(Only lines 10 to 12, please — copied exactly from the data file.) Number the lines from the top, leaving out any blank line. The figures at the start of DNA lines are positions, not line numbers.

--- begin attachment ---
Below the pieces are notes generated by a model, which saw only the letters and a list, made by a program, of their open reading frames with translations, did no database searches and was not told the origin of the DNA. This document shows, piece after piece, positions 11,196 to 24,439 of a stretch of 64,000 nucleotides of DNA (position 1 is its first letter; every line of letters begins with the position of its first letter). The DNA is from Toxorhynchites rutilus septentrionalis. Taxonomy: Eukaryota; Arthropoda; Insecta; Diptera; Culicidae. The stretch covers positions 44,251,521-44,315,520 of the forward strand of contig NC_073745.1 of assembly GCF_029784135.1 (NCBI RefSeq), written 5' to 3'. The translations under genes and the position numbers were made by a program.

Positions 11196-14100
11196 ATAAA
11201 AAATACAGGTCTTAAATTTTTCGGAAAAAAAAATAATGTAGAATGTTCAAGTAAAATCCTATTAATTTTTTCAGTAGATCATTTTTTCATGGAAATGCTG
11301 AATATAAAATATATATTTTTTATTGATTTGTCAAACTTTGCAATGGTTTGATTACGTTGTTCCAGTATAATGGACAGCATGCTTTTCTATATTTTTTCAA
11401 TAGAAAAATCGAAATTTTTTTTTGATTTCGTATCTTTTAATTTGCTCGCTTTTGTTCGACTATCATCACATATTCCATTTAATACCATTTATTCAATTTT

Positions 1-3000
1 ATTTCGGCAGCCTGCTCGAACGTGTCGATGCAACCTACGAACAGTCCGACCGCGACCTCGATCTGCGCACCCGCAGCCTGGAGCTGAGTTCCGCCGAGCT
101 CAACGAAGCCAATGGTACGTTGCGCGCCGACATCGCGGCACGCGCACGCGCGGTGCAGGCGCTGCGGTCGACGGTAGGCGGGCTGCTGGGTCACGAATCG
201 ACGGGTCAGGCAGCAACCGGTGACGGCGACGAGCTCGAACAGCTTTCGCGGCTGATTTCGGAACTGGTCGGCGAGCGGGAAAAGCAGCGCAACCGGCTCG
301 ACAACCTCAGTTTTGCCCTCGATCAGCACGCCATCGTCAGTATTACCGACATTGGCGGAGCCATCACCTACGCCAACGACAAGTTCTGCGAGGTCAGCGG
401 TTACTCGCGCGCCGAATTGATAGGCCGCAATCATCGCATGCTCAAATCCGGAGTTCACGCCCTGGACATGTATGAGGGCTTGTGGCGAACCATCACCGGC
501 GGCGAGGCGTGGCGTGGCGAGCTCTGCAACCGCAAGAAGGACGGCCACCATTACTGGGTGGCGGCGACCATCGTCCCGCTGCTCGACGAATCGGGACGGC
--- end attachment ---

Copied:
201 ACGGGTCAGGCAGCAACCGGTGACGGCGACGAGCTCGAACAGCTTTCGCGGCTGATTTCGGAACTGGTCGGCGAGCGGGAAAAGCAGCGCAACCGGCTCG
301 ACAACCTCAGTTTTGCCCTCGATCAGCACGCCATCGTCAGTATTACCGACATTGGCGGAGCCATCACCTACGCCAACGACAAGTTCTGCGAGGTCAGCGG
401 TTACTCGCGCGCCGAATTGATAGGCCGCAATCATCGCATGCTCAAATCCGGAGTTCACGCCCTGGACATGTATGAGGGCTTGTGGCGAACCATCACCGGC